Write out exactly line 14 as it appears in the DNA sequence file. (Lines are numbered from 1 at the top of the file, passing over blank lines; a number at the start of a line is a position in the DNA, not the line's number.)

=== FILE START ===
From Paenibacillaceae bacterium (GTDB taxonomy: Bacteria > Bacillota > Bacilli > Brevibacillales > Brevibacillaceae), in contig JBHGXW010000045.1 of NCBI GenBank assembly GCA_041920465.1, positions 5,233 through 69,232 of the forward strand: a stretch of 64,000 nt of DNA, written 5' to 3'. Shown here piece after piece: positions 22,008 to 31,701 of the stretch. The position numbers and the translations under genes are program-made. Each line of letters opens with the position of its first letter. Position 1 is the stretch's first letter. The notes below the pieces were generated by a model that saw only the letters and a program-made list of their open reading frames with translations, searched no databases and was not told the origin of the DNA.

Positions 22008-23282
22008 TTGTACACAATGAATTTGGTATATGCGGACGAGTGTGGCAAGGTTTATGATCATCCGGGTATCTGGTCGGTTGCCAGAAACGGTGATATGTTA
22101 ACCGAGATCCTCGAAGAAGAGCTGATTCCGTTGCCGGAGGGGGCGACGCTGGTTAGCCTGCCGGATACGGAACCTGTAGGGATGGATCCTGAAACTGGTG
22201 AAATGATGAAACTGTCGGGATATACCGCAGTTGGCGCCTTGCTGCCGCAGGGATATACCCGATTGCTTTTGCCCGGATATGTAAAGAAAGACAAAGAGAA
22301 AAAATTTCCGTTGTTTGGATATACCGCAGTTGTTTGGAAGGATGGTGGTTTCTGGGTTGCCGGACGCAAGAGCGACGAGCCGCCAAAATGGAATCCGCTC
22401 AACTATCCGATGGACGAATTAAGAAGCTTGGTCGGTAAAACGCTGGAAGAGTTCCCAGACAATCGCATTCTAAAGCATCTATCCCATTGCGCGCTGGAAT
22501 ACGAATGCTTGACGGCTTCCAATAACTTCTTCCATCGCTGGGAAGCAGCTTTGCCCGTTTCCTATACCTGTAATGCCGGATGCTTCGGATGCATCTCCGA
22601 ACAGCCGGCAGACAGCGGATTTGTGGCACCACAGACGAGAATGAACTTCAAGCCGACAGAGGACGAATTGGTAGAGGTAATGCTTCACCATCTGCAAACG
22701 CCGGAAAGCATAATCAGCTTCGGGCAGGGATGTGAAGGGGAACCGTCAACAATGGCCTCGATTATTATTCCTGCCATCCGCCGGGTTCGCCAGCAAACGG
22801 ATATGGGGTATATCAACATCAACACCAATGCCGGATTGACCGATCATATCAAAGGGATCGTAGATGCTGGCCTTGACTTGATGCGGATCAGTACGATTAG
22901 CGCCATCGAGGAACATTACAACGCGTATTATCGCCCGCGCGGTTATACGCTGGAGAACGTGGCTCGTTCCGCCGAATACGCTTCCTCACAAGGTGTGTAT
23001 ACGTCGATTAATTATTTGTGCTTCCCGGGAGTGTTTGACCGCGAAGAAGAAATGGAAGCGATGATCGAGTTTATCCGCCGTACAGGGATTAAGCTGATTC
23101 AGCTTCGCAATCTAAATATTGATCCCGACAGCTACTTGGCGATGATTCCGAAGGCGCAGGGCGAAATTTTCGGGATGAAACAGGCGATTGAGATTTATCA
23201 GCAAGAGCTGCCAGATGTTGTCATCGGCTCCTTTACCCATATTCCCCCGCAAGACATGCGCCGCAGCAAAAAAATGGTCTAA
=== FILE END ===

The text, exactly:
23101 AGCTTCGCAATCTAAATATTGATCCCGACAGCTACTTGGCGATGATTCCGAAGGCGCAGGGCGAAATTTTCGGGATGAAACAGGCGATTGAGATTTATCA